Factbox: Russia's energy disputes with Ukraine and Belarus

(Reuters) - Russia has had repeated disputes over gas and oil supplies with Ukraine and Belarus, ex-Soviet countries through which pipelines carry much of its energy exports, leading to disruptions of flows to European Union countries.

The disruptions have increased the EU’s resolve to diversify supply away from Russia, while Moscow has sought to build pipelines to bypass Ukraine as a transit country, while pushing Kiev to cede control of its gas pipeline network.

In the latest developments, Russian President Vladimir Putin criticized Ukraine on Thursday for failing to strike a compromise deal on gas and refusing to lease its gas transportation system to both Moscow and the EU. [ID:nL5E8NK6D9]

On Friday, Russia and Belarus openly disagreed over the amount of crude oil Moscow will supply to Minsk next year.


- Gas pricing disputes between Kiev and Moscow came to world attention in January 2006, when supplies to western European customers were halted. A dispute over gas prices - Ukraine then paid just $50 per 1,000 cubic meters and Russia’s Gazprom wanted to charge $230 - was complicated by accusations of corruption in the energy sector from then Prime Minister Yulia Tymoshenko.

- Russia’s gas export monopoly Gazprom cut off supplies on January 1 2006, but turned them on again a day later. European consumers complained their supplies had been hit. Gazprom accused Ukraine of stealing gas from export pipelines and Kiev denied any such move.

- Ukraine agreed to a price of $95 per tcm and the introduction of intermediary RosUkrEnergo, which soon became a source of conflict over future gas agreements.

- In March 2008, Russia halved supplies to Ukraine in another row, but quickly reached agreement to restore the flows without affecting European customers.

- In January 2009, yet another pricing row between Moscow and Kiev resulted in a stoppage of Russian gas flows to Europe for about two weeks, further tarnishing Russia’s image as a reliable exporter and spurring Europe to seek new suppliers.

- In April 2010, Russia and Ukraine clinched a new pricing deal, under which Ukraine would pay for 2010 alone about $3 billion less than previously agreed. The deal was in exchange for an extension of a lease for the Russian navy in a Ukrainian Black Sea port.

- Gazprom supplies Europe with a quarter of its gas needs and some two thirds quarters of this passes through pipelines across Ukraine, which in the fourth quarter of 2012 was paying $430 per 1,000 cubic metres of Russian gas - one of the highest prices among Russia’s customers.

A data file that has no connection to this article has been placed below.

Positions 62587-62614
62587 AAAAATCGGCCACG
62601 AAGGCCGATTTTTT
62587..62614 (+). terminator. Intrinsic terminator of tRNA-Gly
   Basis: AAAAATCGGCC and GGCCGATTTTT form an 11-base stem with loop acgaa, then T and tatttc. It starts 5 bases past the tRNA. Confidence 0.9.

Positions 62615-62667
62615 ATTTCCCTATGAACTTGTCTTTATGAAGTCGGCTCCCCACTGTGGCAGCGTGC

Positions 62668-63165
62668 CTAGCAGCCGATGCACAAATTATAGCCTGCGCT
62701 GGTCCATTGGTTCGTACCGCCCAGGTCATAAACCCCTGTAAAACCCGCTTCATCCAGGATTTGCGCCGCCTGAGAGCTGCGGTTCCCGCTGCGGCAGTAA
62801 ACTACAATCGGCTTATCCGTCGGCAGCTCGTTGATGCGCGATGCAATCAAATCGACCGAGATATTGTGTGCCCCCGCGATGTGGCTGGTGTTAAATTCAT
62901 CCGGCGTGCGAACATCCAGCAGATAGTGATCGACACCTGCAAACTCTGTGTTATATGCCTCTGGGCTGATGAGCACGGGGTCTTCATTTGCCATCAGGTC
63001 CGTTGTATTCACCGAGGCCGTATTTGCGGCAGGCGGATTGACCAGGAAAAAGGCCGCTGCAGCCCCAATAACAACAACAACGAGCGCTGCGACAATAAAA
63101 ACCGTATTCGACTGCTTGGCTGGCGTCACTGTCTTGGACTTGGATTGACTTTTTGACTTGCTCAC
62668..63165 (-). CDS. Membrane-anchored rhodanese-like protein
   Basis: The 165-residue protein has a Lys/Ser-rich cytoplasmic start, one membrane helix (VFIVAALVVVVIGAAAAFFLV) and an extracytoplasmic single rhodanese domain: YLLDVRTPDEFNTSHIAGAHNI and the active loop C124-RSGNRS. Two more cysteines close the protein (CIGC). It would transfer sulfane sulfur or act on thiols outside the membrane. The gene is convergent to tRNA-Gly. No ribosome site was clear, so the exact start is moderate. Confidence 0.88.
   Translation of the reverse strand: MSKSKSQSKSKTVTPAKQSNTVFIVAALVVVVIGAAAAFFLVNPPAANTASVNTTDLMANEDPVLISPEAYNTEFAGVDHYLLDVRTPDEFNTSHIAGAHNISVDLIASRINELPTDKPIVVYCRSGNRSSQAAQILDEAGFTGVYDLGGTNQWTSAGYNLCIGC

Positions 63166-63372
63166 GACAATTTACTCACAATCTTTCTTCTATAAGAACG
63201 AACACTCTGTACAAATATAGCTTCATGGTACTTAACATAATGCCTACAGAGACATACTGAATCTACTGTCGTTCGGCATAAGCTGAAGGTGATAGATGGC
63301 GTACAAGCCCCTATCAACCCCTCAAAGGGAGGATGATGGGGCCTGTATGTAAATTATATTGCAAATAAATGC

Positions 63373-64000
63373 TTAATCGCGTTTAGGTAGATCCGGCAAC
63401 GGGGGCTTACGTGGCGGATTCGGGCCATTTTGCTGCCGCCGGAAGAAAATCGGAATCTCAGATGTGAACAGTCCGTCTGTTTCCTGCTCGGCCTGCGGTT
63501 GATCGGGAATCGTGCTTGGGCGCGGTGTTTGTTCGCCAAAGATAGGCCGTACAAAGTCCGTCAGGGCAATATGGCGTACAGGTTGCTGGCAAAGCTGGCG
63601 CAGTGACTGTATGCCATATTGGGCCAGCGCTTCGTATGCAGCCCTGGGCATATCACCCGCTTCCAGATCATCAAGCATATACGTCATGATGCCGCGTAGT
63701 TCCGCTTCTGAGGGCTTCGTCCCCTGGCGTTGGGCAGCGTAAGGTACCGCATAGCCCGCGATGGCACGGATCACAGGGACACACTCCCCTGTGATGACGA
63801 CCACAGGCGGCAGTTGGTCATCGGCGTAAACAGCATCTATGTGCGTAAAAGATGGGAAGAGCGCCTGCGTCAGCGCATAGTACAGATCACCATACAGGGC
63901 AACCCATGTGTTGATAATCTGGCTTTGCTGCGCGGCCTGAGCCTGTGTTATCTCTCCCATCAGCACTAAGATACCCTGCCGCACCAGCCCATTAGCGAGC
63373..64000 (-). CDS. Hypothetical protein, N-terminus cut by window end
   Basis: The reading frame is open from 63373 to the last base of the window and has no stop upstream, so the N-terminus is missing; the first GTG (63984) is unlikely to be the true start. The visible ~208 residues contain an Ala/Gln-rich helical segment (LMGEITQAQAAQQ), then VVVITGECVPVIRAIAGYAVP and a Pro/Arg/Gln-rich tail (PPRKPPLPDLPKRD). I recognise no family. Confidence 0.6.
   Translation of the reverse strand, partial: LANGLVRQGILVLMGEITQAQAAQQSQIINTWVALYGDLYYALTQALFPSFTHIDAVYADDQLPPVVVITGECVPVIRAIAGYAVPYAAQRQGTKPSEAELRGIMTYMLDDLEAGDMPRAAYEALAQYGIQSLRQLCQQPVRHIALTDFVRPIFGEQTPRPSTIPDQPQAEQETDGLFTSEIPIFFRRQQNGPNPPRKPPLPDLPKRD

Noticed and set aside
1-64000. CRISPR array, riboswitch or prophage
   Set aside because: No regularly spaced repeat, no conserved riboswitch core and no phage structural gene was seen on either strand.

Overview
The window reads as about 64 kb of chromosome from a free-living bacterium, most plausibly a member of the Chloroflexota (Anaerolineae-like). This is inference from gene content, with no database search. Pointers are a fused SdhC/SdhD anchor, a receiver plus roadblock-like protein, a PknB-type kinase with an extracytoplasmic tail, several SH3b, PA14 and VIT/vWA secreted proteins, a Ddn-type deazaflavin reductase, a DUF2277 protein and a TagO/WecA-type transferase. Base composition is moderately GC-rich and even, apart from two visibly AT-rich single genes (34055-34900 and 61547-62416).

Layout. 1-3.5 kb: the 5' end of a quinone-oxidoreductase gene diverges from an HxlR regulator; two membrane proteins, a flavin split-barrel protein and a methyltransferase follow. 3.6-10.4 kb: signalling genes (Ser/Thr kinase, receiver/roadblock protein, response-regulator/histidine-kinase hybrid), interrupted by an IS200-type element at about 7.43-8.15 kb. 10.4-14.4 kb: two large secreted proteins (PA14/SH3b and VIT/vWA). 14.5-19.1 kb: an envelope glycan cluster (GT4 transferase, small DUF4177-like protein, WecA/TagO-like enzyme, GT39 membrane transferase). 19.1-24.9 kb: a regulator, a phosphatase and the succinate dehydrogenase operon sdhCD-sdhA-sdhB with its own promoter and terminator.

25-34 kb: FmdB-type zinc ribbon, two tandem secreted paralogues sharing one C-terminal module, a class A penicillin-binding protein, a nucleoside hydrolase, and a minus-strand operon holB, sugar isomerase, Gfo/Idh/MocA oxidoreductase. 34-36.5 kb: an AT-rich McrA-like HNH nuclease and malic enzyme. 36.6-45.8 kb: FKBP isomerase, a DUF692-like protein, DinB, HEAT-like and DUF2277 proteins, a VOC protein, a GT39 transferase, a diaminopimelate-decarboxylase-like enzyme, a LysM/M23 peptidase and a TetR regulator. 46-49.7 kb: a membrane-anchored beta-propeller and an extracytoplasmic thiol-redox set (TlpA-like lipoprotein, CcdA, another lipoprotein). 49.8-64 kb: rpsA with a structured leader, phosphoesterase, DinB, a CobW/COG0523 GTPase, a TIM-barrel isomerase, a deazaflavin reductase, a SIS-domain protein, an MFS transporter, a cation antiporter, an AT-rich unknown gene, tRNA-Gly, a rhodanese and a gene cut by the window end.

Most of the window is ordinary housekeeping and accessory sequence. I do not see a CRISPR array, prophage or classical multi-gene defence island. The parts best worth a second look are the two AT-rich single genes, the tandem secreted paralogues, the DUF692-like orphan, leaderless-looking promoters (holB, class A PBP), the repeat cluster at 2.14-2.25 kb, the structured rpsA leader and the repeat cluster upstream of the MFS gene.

- Russia traditionally charged Minsk below market prices for oil in a policy analysts say reflected Moscow’s desire to keep an ally on its Western flank. In recent years Russia has sought prices more in line with booming international market prices.

- Low energy prices and financial help from Moscow are crucial for Belarussian President Alexander Lukashenko’s efforts to keep the economy afloat.

- The Druzhba (Friendship) pipeline carries Russian oil through Ukraine and Belarus to Europe.

- The Belarussian spur of Druzhba supplies about one-tenth of Europe’s shipments from west Siberia, going to Poland and Germany.

- During a pricing dispute with Russia in January 2007, oil shipments through Belarus were halted for three days.

- In January 2010, Russia and Belarus signed a new oil supply deal, resolving a month-long row during which they managed to avoid major supply cuts to Europe.

- In June 2010 Russia cut gas supplies to Belarus by 15 percent, pressing its neighbor to pay a $192 million debt and raising the possibility of a reduction in flows to Europe.

- In November 2011, Russia agreed to slash gas prices for Belarus by 40 percent and lend Minsk $10 billion to build a nuclear plant in return for Gazprom’s acquisition of 100 percent in Belarus gas pipeline operator Beltransgaz and a deepening of their existing free-trade zone. Russia also wants Ukraine to be a part of the Customs Union.

Reporting by Vladimir Soldatkin; Additional writing by David Cutler, London Editorial Reference Unit; Editing by Anthony Barker